Unexplained finances show Keith Landry unqualified for Orange County Comptroller

Keith Landry

Orange County Comptroller is a serious job, one that requires an equally serious candidate.

And Keith Landry — known primarily as a television personality — is not such a candidate.

As the only elected comptroller in Florida, whoever Orange County voters choose must be held to a higher-than-normal standard. This person is accountable to the public, since they are in charge of making sure the county spends its money — the people’s money — in a responsible way.

Since 1998, the position of comptroller has been held by one of Orange County’s most respected elected officials, Martha Haynie. An accountant by trade, Haynie has been certified as a CPA.

Those are exactly the qualifications, and presumably the disposition, necessary for such vital responsibilities as auditing departments and making sure they abide by the law as it relates to public funds.

A consummate professional, Haynie has frequently collaborated with the county commission on such weighty issues as Tourist Development Tax expenditures, department performance and more.

After nearly two decades as comptroller, Haynie decided not to run for re-election. Fortunately for Orange County voters, a qualified candidate threw his hat in the ring: Phil Diamond, a tax attorney, CPA and former Orlando city commissioner.

Then along came Landry, who entered the race just before the qualifying deadline.

You see, Landry is a TV reporter. And as such, he claims his main credentials is a history of holding elected officials accountable. Despite a noble ambition to public office, Landry is neither trained or qualified as an accountant, much less a CPA.

If that alone didn’t disqualify him for the job, there’s this: Landry’s financial disclosure and campaign reports.

Landry is looking to take on a highly detailed position, one where every penny is accounted. As comptroller, T’s must be crossed; I’s must be dotted.

That said, according to the paperwork filed with the state, Landry appears to have difficulty doing such things for himself, much less Orange County.

For example, Landry notes $45,000 in loans to the campaign, but fails to indicate any source of the money. He lists no checking account, nor income from rental properties. Landry does claim an annual salary of $106,000, yet — mysteriously — he has the ability to spend 40 percent of that income on a campaign.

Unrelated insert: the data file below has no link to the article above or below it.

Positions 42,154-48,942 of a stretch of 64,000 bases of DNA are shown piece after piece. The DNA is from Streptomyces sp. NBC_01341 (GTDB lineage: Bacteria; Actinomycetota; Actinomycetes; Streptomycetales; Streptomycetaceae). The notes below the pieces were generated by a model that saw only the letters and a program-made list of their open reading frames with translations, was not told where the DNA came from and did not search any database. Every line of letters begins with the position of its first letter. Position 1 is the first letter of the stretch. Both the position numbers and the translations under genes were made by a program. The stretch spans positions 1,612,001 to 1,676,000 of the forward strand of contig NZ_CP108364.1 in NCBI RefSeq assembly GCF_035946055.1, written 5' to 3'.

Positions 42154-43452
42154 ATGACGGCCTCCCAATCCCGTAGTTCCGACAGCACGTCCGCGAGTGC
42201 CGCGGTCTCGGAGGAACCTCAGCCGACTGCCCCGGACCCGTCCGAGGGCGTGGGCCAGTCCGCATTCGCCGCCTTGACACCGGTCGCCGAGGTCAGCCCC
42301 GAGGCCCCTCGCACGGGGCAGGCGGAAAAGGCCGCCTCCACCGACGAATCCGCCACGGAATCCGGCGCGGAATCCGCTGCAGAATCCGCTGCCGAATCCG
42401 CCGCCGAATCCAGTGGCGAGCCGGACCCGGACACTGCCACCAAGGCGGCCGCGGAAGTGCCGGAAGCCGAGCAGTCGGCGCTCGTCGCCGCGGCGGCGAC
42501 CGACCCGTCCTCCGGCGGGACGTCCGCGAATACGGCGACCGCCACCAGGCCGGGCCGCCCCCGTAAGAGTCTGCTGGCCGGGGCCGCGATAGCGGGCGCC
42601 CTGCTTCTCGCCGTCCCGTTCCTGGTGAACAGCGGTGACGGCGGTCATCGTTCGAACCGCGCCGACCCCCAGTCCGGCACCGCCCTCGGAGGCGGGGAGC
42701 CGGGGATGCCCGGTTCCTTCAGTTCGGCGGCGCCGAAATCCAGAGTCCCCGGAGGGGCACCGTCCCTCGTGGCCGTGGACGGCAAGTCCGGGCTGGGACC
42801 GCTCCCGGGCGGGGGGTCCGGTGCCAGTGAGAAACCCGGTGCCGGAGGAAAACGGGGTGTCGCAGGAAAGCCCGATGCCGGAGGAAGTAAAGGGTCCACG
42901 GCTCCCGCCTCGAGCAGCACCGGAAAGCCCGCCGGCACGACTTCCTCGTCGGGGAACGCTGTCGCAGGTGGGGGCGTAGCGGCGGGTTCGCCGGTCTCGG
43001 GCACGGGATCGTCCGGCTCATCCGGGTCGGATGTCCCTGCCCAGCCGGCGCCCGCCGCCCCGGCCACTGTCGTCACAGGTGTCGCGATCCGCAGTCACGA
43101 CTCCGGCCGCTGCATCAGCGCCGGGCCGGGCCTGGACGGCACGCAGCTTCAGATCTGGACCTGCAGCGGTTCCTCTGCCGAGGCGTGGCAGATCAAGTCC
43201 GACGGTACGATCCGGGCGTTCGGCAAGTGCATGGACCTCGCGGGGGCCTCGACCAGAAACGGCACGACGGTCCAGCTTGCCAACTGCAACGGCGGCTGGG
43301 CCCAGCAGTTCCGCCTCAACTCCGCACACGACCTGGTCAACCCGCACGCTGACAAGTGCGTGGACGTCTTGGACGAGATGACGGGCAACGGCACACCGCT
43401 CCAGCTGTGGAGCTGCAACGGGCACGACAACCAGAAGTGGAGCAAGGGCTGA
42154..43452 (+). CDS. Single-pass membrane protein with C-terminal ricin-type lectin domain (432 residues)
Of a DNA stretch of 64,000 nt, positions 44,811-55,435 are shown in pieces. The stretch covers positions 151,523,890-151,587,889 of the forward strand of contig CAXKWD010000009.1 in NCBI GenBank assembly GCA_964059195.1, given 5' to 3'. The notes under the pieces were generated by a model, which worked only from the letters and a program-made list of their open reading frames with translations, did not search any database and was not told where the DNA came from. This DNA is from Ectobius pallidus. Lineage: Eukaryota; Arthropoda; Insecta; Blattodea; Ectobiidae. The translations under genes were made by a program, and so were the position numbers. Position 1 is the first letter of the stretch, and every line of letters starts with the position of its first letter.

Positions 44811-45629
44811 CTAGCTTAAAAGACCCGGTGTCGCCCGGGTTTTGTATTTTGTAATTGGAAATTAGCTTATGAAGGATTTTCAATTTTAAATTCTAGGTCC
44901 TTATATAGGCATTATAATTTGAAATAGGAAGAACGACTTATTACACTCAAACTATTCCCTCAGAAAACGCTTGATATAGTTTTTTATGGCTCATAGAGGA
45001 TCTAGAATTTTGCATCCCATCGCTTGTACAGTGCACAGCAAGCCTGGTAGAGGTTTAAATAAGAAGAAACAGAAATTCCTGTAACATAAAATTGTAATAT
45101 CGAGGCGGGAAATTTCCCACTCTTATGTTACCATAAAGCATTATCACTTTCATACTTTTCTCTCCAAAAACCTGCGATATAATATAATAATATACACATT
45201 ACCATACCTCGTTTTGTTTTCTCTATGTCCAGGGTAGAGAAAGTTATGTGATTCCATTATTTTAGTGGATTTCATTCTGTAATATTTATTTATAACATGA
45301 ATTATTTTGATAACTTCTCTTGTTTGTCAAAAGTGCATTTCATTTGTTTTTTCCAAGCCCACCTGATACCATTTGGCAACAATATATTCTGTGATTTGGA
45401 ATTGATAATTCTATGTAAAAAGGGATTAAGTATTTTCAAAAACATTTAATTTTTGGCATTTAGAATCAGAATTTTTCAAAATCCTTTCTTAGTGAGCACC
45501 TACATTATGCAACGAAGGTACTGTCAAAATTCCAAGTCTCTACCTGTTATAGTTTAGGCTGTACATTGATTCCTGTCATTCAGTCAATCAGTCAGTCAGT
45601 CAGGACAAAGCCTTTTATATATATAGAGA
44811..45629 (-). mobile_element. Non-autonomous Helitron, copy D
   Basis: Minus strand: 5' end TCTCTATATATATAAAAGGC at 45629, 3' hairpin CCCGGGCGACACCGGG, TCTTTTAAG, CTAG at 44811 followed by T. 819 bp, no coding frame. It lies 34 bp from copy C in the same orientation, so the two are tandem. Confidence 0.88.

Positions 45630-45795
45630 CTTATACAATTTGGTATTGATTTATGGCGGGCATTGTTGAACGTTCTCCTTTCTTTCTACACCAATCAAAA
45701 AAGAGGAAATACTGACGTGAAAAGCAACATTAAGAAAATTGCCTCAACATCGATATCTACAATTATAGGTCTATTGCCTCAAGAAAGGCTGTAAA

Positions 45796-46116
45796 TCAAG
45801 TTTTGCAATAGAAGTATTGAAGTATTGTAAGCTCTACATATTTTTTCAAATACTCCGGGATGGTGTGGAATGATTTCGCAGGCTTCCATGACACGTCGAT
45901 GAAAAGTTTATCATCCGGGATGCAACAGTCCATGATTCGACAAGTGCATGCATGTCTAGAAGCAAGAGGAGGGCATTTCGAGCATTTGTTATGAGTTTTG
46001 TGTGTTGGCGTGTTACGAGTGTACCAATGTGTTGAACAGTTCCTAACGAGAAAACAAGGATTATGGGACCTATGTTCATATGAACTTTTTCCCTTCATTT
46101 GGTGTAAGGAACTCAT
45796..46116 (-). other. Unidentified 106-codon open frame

Even more troubling: There’s no way to know where he got his money, or if it is in compliance with the law.

When a candidate with no checking account invests $45,000 cash into a campaign, that raises eyebrows. One question (among many) is how a guy can run for comptroller when he apparently doesn’t understand how to fill out the basic financial forms required?

In addition to failing to list a checking account, other issues arise from Landry’s financial disclosure and campaign report dated June 20. Landry says he has four houses, presumably with several mortgages — remember, he reports no checking account — but lists no income from three rental houses.

Also, what’s missing from the disclosure is his ownership interest in Keith Landry Enterprises — an active Limited Liability Company, according to the Florida Department of State Division of Corporations records.

On the day he submitted his financial report (June 20), Landry made a $15,000 loan to the campaign, with a second campaign report July 22 showing another $30,000 loan — $45,000 in all.

Perhaps Landry feels it’s appropriate to keep his money outside of the legitimate banking system — stuffed in a mattress, or buried in coffee cans in the yard of one of his four homes.

If that’s how he conducts personal business, so be it.

But since Landry is running for public office, especially one with the critical job of managing county finances, that’s another story entirely.

Unexplained bags of cash are not how most voters handle their finances, and it is certainly not how an Orange County Comptroller is expected handle taxpayer money. It just doesn’t work that way.

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Peter Schorsch

Peter Schorsch is the President of Extensive Enterprises and is the publisher of some of Florida’s most influential new media websites, including Florida Politics and Sunburn, the morning read of what’s hot in Florida politics. Schorsch is also the publisher of INFLUENCE Magazine. For several years, Peter's blog was ranked by the Washington Post as the best state-based blog in Florida. In addition to his publishing efforts, Peter is a political consultant to several of the state’s largest governmental affairs and public relations firms. Peter lives in St. Petersburg with his wife, Michelle, and their daughter, Ella.


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